Nobody is arguing that the human race will die. We’re arguing that the world will be a very uncomfortable place to live, with only New Zealand, Canada, and Russia able to produce food on the scale we currently do. (oh, and maybe some parts of northern Europe and Greenland)

      (iii) Even if the world did heat up by 4 degrees and this had an enormous effect on the human population not every change would be bad.

      Indeed not, as pointed out above, some regions- like ours- will come out ahead. But that’s not a good thing when both of the world’s biggest superpowers are likely to turn into deserts, and potentially have the power to invade all the nice areas- only one of which has any significant military power.

      (iv) What can we actually do about it? Seems that enormous effects would be required to make even a small change in the predicted climate change, that does not mean we should do nothing but it does mean we should only do the things that make sense.

      The cost of acting to prevent climate change could be as small overall as the amount we spent bailing out banks, and it would definitely seem worthwhile compared to living in the world that we’re predicting we’ll have if we don’t act.

      It’s not easy, but it’s definitely possible and it’s the right thing to do.

    • Con 11.2

      (i) We have normal temperature variation in NZ of about 30 degrees min to max temperature so hard to see how 4 degrees = a version of hell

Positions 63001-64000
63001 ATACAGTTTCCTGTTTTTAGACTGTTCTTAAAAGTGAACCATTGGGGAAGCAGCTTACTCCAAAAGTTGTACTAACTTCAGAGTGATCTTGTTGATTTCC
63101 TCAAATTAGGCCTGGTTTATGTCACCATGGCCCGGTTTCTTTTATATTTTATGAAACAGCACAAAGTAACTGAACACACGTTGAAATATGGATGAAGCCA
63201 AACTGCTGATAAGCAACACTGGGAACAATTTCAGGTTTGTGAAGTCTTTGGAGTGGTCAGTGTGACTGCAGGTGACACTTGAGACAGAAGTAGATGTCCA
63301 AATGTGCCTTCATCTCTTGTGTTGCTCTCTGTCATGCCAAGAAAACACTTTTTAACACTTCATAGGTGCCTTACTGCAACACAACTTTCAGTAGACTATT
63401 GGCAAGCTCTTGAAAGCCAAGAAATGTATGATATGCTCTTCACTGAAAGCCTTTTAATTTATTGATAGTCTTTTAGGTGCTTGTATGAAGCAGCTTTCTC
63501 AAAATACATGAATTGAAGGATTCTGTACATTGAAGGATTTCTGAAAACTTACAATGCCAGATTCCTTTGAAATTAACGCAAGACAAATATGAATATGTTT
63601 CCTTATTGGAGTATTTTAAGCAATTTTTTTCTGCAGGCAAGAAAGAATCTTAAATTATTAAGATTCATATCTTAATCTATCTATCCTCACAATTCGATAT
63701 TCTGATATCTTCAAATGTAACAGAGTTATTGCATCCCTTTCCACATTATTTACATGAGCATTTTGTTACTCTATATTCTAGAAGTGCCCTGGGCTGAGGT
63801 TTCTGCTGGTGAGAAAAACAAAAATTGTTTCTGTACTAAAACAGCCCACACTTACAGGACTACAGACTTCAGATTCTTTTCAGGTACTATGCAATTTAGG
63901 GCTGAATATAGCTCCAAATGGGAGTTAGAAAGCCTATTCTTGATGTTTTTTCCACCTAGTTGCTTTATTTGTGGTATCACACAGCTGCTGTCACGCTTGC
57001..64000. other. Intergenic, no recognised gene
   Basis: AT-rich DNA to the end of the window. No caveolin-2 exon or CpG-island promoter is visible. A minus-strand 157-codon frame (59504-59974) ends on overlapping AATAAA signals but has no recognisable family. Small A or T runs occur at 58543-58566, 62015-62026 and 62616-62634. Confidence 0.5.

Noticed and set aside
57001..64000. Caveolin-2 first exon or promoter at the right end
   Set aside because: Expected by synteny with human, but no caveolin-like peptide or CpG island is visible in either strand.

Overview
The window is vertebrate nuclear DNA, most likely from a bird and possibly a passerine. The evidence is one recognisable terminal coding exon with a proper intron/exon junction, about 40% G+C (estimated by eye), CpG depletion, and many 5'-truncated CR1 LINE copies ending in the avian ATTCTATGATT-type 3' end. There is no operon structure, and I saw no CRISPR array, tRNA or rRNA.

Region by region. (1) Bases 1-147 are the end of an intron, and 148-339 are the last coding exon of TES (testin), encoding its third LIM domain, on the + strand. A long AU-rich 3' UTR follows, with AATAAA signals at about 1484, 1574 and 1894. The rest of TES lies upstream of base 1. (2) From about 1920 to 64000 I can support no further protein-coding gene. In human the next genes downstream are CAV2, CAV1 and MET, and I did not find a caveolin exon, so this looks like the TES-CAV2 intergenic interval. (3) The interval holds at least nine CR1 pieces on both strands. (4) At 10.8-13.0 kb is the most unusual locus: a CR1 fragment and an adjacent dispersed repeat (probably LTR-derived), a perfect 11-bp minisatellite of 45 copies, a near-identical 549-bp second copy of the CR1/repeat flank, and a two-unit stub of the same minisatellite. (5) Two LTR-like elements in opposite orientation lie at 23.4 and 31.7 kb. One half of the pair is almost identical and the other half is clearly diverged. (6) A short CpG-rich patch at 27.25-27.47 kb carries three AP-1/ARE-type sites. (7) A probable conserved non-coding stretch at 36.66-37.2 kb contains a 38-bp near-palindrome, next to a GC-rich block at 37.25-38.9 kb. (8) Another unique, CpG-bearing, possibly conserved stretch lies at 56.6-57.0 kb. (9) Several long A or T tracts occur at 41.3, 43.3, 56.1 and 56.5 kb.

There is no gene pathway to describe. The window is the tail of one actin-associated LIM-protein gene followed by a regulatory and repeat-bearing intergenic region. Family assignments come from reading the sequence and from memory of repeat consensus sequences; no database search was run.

Yeah, you may not have noticed, but the article is talking about the entire Earth, not just NZ.

      But anyway, how is NZ going to get by if such a doomsday scenario were to come to pass? Just say “I’m alright Jack” while the rest of the planet goes to hell in a handbasket? Good luck with that.

      (ii) There have been times in human existence when the average temperature was hotter than it is now and colder than it is now and guess what – we are still here!

      Yeah, it may have escaped your notice but the article made the point that the human species will survive. I’m not sure what your point is there … would you not care if billions of people die so long as the species survives? That’s harsh, man, really harsh.

      Even if the world did heat up by 4 degrees and this had an enormous effect on the human population not every change would be bad.

      Yes every cloud has a silver lining and it’s an ill wind that blows nobody any good.. A change is as good as a rest.

      And let me just add: “don’t count your chickens before they hatch!”, and also “birds of a feather flock together”.

      What can we actually do about it? Seems that enormous effects would be required to make even a small change in the predicted climate change, that does not mean we should do nothing but it does mean we should only do the things that make sense.

      Finally, the beef! We can ditch fossil fuels and switch to renewables. That’s it! That is literally all we have to do! Sure … it’s a big task, but it “makes sense” particularly if you consider the alternative, doesn’t it?

      • ieuan 11.2.1

        I agree that we have to switch to renewables but my understanding is that we can only slow projected climate change and not reverse it.

        My point about every change not being bad is that certain parts of the planet that would become more hospitable like, say parts of Russia, the upside is always left out of alarmist doomsday scenerios like this.